CLARENCE E. GRIM, M.D.; FRIEDRICH C. LUFT, M.D.; HEUN Y. YUNE, M.D.; EUGENE C. KLATTE, M.D.; MYRON H. WEINBERGER, M.D.
Twenty-six patients with renal vascular hypertension were treated with percutaneous transluminal dilatation. Twenty-one were followed for more than 1 year; 18 underwent repeat angiography. Recurrence of stenosis was shown angiographically in one of six patients with fibromuscular disease and in 12 of 12 patients with atherosclerotic disease. The procedure was more likely to result in cure of hypertension (six of 10) in patients with fibromuscular disease than in patients with atherosclerotic disease (one of 16). Although percutaneous transluminal angioplasty provides the advantages of simplicity, reduced cost, and probably reduced risk, long-term utility of the procedure remains to be established. A prospective randomized trial, establishment of a registry, or both would serve this purpose.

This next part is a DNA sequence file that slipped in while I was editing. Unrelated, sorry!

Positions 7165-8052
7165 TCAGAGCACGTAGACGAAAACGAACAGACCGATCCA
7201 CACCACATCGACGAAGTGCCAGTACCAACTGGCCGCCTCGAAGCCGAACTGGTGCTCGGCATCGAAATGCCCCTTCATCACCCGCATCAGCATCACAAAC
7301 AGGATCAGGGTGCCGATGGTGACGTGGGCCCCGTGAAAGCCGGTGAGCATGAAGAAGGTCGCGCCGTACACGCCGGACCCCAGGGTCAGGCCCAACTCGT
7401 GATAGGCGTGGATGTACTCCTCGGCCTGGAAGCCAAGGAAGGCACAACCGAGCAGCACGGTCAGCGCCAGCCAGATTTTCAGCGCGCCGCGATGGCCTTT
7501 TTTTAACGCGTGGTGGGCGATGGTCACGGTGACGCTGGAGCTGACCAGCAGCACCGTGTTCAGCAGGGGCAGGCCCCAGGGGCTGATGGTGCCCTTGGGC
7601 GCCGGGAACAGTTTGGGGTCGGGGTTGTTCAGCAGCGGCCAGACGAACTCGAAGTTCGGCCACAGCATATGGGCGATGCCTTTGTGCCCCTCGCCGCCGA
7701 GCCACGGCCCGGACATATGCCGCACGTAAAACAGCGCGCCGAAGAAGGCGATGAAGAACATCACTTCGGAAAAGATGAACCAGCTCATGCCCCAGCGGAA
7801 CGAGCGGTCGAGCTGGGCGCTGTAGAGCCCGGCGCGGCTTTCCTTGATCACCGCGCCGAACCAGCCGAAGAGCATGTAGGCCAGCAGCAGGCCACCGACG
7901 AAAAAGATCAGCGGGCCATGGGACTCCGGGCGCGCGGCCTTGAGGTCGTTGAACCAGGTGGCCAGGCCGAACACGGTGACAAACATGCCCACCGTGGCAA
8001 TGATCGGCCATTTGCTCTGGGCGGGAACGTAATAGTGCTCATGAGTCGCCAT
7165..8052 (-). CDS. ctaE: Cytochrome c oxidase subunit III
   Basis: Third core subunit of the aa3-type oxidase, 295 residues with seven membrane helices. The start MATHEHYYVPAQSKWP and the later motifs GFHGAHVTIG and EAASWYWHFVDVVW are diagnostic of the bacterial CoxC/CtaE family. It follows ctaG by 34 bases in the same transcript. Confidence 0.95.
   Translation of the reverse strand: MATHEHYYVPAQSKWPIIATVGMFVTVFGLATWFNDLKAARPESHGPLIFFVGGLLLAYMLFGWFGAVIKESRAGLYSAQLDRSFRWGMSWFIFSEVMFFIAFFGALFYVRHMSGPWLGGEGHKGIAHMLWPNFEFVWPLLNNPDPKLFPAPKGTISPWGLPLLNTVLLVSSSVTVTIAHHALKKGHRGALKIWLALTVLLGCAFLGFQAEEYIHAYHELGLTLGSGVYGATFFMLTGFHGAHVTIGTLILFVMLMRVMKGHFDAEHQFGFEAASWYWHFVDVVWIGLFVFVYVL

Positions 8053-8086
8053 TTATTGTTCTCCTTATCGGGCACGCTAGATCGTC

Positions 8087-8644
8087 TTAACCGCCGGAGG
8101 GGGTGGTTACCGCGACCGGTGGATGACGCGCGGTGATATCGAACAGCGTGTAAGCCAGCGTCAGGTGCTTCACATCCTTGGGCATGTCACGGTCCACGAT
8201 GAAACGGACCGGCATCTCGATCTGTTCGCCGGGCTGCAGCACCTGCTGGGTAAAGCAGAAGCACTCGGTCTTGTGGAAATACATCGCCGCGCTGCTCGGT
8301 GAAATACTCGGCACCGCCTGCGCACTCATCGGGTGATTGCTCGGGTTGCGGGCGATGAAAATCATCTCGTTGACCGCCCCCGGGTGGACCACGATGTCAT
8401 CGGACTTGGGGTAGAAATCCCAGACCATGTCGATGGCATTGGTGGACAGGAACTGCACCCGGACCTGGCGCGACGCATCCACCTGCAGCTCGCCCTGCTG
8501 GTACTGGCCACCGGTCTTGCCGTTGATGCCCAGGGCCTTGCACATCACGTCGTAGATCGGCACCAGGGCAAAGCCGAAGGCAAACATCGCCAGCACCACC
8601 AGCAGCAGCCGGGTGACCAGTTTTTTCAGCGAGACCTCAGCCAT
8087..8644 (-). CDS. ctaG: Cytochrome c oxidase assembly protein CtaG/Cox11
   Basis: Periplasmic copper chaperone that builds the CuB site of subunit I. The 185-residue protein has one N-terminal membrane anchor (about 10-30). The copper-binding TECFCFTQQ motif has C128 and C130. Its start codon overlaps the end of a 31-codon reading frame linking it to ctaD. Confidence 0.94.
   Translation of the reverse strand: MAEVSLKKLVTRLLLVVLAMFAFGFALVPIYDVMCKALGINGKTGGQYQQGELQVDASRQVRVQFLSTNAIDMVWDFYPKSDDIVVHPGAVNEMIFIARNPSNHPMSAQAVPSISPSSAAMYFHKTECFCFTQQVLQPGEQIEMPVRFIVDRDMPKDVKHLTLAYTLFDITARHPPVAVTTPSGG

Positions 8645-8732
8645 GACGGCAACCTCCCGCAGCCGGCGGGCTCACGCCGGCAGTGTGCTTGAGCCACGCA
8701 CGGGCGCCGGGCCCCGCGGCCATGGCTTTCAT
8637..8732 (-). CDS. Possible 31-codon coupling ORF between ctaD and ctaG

GRIM CE, LUFT FC, YUNE HY, et al. Percutaneous Transluminal Dilatation in the Treatment of Renal Vascular Hypertension. Ann Intern Med. 1981;95:439–442. doi: https://doi.org/10.7326/0003-4819-95-4-439
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Published: Ann Intern Med. 1981;95(4):439-442.
Cardiology, Coronary Risk Factors, Hypertension, Nephrology.
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